Why toiletpaper is an essential military gear item
Some time ago, I was on a execise ranging over a couple of days. One of the key elements of a soldiers well being is that you have access to enough- and if possible- well tasting fooditems.
The Swedish Army supplies you with canned food- which actually tastes rather good- sporting such namelabels as "Prariestew" and "Dead man's fingers" (I'm not joking.)
But sometimes canned food is to heavy to carry around, or just to impractical. Then we are issued the freeze- dried, eat out of a bag fieldrations.
It's not that they can't taste well aswell. But there is a catch! You have to have access to near- boiling water. But when in a time hurry, you most often use whatever you got in your thermos flask. They also have to saturate for an ample amount of time to be properly cooked. If not you get those - Ahh, so good- crunchy pieces to chew on.
There is another thing. If you eat the freeze- dried food half cooked you will sooner or later come down with an allmost terminally bad stomach condition.
On the second day of the exercise we (the squad) were going out for a recon mission. We had bad weather conditions. The sky was overclouded, rain was pouring down from time to time and nighttime was falling. Under ideal conditions (daytime) making way through untracked forestlandscape is hard- to say the least- without being heard. Under nighttime and overcast conditions, it is very, very hard to navigate and make your way unheard.
We sneaked- as well as we could- through the woods. Nightgoggles are rare (that's the Swedish army for you!) And only a few of us had them. After 30 minutes or so we traversed a hillside. Well up on the top the Lt ordered a break to let us get a breather as well as giving him the chance to brief us on the situation.
We positioned us in a "Hedgehog" Defensive formation. The Lt then had to move around briefeng us individually, one at the time. When he came up to me, he squatted, and started to give me the brief. Suddenly he stopped.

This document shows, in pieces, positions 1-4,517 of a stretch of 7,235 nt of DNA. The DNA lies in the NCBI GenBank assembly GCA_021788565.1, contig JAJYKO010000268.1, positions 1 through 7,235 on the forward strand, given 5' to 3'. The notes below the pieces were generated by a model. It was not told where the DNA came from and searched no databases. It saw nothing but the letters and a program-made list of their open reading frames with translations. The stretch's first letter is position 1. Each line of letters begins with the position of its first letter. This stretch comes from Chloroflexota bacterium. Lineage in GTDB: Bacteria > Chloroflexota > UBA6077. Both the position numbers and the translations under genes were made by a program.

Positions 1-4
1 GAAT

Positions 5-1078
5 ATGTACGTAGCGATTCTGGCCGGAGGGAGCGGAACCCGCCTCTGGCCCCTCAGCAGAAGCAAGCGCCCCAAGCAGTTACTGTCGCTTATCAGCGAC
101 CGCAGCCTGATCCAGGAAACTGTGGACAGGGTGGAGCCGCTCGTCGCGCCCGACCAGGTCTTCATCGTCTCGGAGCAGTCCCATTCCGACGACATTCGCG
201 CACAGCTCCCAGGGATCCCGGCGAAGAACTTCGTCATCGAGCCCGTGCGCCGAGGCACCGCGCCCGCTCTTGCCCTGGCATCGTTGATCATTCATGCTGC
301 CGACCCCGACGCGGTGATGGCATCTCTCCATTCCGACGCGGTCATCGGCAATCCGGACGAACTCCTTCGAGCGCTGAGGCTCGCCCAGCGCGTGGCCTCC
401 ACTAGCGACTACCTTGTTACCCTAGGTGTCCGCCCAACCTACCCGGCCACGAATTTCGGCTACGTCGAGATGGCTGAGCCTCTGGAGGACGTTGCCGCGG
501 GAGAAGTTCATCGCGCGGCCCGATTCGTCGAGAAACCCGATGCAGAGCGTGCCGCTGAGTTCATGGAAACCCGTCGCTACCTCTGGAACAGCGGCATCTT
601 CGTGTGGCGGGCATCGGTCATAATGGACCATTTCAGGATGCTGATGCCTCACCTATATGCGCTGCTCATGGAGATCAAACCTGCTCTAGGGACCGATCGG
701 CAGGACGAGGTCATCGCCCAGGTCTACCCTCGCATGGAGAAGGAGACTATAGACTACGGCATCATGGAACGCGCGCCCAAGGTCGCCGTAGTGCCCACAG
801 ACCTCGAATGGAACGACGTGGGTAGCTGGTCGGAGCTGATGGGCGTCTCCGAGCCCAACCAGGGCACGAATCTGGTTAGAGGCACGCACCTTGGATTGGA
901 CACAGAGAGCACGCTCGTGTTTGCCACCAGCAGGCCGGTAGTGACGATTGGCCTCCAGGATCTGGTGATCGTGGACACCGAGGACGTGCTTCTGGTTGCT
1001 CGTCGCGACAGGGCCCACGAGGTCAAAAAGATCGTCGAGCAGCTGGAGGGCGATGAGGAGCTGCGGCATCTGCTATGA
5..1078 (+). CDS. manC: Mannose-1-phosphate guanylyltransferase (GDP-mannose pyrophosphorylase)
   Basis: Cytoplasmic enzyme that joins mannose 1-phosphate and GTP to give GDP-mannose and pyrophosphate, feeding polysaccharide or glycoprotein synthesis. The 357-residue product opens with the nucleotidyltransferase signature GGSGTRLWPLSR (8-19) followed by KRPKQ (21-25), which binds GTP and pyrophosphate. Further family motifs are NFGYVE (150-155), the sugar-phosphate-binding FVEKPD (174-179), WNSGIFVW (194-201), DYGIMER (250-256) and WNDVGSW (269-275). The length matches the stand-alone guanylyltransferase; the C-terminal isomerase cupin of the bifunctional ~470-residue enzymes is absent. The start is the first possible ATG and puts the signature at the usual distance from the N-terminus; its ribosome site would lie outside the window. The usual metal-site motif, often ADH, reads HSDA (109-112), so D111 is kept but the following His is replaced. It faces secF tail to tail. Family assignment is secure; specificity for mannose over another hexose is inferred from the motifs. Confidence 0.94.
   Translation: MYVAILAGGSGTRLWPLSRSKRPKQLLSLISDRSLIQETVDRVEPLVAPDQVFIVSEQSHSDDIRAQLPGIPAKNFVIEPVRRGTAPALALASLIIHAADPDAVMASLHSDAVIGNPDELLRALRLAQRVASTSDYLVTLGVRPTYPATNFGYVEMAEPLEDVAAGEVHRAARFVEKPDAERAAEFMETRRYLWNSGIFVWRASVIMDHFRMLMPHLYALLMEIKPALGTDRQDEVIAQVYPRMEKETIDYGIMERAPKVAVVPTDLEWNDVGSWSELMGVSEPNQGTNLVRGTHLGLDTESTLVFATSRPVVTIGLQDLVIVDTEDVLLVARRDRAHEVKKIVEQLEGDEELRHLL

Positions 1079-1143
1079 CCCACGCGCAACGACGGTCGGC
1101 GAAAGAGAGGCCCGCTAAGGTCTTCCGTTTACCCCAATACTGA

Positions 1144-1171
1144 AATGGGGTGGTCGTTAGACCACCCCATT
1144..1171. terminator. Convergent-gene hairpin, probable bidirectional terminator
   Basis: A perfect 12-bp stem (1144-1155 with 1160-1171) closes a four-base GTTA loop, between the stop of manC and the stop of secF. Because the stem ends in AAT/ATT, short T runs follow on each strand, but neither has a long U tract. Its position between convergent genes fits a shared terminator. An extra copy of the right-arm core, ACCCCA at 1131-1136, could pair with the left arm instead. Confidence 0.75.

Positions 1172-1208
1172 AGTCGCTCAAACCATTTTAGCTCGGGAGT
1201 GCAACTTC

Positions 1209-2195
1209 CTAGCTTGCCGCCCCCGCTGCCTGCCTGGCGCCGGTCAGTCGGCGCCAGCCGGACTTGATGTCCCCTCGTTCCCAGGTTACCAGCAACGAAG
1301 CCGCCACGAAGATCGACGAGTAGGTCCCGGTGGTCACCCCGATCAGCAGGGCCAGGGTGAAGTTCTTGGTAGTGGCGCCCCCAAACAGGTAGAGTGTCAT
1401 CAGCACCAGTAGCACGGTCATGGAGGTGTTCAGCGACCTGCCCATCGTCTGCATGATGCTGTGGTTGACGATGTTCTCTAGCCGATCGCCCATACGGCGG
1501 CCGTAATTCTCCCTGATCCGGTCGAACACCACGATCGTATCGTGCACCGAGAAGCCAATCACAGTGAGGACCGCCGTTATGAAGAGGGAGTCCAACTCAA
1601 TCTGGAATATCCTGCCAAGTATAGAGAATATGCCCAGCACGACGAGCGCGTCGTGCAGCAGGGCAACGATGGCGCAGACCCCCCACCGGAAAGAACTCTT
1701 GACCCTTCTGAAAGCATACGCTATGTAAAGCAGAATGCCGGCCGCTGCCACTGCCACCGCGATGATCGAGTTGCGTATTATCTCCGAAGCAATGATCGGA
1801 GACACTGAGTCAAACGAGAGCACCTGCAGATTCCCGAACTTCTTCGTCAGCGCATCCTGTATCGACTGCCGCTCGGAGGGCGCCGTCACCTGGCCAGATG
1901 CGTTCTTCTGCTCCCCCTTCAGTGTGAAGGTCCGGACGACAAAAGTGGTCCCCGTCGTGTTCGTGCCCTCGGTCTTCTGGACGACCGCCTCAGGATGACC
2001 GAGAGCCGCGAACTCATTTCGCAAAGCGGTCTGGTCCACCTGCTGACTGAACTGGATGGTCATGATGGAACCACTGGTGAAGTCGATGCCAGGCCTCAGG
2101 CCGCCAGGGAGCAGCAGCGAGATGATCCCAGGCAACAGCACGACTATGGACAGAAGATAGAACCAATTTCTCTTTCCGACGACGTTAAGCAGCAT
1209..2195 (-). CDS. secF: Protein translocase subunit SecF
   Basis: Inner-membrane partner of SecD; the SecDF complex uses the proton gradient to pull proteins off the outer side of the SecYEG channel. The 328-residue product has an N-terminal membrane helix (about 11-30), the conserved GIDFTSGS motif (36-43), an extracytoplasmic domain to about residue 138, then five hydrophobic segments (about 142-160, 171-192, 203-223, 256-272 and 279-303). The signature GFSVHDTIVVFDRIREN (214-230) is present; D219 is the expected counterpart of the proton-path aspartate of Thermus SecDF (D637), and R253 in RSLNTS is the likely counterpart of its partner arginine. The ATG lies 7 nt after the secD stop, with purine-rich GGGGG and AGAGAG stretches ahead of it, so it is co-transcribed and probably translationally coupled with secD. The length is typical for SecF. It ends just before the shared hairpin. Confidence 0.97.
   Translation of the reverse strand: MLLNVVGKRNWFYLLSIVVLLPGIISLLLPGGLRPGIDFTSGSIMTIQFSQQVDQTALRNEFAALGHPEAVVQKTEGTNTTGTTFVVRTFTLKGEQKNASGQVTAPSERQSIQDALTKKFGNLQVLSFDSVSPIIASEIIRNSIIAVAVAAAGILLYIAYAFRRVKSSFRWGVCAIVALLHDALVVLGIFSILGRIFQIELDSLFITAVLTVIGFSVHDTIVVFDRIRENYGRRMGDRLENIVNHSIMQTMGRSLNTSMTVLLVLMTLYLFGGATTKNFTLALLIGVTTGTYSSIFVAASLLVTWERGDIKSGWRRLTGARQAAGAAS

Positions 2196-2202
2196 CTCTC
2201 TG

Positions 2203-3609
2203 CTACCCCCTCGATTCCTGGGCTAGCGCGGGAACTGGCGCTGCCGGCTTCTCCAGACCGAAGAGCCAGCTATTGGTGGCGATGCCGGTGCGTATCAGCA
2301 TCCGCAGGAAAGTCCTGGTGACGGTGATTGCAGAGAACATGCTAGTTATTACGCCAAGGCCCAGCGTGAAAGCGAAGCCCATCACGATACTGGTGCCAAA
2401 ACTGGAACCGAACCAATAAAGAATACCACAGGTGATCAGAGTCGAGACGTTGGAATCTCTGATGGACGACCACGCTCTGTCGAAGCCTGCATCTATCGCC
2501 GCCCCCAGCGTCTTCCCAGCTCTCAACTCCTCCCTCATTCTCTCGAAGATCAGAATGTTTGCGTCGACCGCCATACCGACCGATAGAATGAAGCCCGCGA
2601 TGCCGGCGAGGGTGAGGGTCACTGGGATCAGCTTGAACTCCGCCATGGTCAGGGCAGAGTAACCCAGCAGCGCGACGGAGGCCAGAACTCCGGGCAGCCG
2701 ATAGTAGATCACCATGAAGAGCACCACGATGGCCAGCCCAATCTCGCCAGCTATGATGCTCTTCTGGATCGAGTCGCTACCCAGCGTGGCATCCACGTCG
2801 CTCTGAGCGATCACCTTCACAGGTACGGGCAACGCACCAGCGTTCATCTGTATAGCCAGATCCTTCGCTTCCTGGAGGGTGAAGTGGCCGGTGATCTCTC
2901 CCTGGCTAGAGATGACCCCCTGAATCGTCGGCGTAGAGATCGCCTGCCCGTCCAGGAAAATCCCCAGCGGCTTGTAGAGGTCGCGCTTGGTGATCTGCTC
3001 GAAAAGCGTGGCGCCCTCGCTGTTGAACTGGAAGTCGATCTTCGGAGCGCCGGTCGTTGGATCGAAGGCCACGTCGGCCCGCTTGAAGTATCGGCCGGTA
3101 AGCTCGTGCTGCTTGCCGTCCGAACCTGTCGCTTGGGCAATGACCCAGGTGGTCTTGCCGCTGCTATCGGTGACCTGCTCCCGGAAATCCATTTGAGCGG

After a few seconds of silence his eyes widened; some "Nnnngh, nnngh" sound slipped over his lips. He put forward his hand, positioned in a clawlike manner and suddenly, cleanching his teeths, wheesed. "Paper... Paper, do you have any paper???
After a moment I told him that I did'nt have any paper readily avalible, so he went on to next man and then the next man all the time in a low pitch de sotto voice asking for paper with som nnngh´s and aaarghs thrown in for god measure.
Finaly someone produced a pack of papertissues and he took off like cat on fire, all the way leaving a 20 meter long trail of shedded gear. We could not see him through the thick bushes and in the darkness. All we could here were his frantic sprint through bushes, twigs breaking, as he went down the hillside. Then there was a moment of silence.
I looked at my partner laying proned at my side, and raised an eyebrow. He silently shrugged his shoulders in reply.
Then! Echoing down from the riverbank below the hill came a "NnnngnnngaarghARRGHAHHHHH followed by Brrrront! and an Oh my lord!"
Remember that our unit was under strict silent mode. We actually had to physicaly restrain and gag one of the squadmembers because he was laughing so hard. Another one rolled down the hillside.
What's the point of this story? Well none at all. I love my Lt dearly and just wanted to write something about him.
So this is for him! You know who you are. Don't leave home without an ample supply of toiletpaper the next time.
After talking with the Lt about the "incident"; he told me that he had to leave his shorts behind "Because they were beyond saving", and go "commando style" for the rest of the mission.´He also told me that when filling in the AFSE- form, on the line were you are supposed to fill in what have happened to the equipment in question wrote, "Gone beyond critical mass". And after som afterthought added, "Please be advised. For safety reasons. Do not, I repeat NOT! send out a decontamination team."